Ego-pathology symptoms seen in schizophrenia are often denotated as Schneiderian first-rank symptoms and are thought to contain a high positive predictive value for the disorder. Theoretical and empirical work indicates that the self-disturbance in schizophrenia occurs on a basic pre-reflective level, while affecting additionally higher cognitive processes. Neurocognitive research has shown that on the one hand, source or self-monitoring deficits may particularly contribute to disturbances in the feeling of ownership. On the other hand, aberrant salience and associated disturbances of memory and attention processes may contribute to hyper-reflexivity and to a failure in intuitive social understanding. Only recently it has been suggested that a subtle self-disturbance is already present in the prodrome and may serve as marker, helping to optimize the prediction of who is truly at-risk. The neurodevelopmental model of schizophrenia assumes a genetic-biological determined vulnerability that is associated with neurocognitive impairments that are detectable before the initial onset of the illness. Studies on at-risk psychosis individuals matched with healthy controls found small to medium impairments across most neurocognitive domains in at-risk subjects that are at intermediate level between that of healthy individuals and those diagnosed with schizophrenia. At-risk individuals who later converted to psychosis exhibited more severe neurocognitive deficits at baseline than non-converter in almost all domains, but especially in the domains of speed, verbal fluency and memory. However, due to methodological issues the findings were often inconsistent. Furthermore, only few studies have addressed the appearance of deficits in an early (High-Risk) and late at-risk (Ultra-High-Risk) state so far.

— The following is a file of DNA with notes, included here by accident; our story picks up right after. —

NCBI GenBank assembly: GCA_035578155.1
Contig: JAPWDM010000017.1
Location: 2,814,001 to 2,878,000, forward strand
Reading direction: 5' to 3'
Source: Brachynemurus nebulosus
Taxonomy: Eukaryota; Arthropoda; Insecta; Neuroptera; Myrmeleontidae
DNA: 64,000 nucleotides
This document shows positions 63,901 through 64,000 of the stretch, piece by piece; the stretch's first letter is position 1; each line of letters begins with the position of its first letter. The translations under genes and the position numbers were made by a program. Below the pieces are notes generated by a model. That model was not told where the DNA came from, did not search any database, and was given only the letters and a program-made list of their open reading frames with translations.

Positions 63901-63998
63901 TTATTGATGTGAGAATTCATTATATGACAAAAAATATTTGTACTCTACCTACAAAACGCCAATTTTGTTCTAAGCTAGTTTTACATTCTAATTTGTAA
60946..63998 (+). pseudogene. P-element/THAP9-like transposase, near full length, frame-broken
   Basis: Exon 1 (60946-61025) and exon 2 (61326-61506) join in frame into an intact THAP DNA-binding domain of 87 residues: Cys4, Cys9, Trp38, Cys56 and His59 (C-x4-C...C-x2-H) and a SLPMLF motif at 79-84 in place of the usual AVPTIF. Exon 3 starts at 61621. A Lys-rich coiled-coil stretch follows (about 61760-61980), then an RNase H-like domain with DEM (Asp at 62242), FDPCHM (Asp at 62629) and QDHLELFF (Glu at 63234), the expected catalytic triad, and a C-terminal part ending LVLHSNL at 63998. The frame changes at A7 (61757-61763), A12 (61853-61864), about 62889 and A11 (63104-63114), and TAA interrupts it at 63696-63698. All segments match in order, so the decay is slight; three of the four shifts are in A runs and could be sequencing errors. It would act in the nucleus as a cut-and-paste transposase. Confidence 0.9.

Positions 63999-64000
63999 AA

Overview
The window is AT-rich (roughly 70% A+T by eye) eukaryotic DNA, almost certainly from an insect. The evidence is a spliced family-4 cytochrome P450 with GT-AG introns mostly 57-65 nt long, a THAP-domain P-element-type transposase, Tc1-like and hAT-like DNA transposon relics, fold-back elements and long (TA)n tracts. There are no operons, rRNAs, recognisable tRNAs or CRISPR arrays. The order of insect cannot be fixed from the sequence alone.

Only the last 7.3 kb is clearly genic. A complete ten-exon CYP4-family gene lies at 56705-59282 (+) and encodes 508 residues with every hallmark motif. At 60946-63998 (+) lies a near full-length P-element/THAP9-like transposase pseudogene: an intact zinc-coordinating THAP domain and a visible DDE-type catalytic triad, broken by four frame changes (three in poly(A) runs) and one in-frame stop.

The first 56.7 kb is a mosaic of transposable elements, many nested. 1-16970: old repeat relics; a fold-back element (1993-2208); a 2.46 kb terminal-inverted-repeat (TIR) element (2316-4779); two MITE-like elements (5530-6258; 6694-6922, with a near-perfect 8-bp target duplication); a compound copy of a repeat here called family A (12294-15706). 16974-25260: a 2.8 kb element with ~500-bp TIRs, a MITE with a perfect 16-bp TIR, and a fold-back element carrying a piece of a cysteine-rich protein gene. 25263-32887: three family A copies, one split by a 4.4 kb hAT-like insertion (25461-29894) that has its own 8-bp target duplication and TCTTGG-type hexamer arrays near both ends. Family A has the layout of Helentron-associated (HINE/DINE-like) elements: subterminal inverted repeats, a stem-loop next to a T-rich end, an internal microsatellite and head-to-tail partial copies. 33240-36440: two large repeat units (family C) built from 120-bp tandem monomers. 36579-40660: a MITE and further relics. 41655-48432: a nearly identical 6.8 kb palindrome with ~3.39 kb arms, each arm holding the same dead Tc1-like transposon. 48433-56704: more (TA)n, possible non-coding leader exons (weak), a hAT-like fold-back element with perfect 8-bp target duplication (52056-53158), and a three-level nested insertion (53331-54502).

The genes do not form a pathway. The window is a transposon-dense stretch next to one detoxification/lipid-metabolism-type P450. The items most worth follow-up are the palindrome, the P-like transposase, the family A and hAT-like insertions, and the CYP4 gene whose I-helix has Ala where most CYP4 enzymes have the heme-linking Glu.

Abstract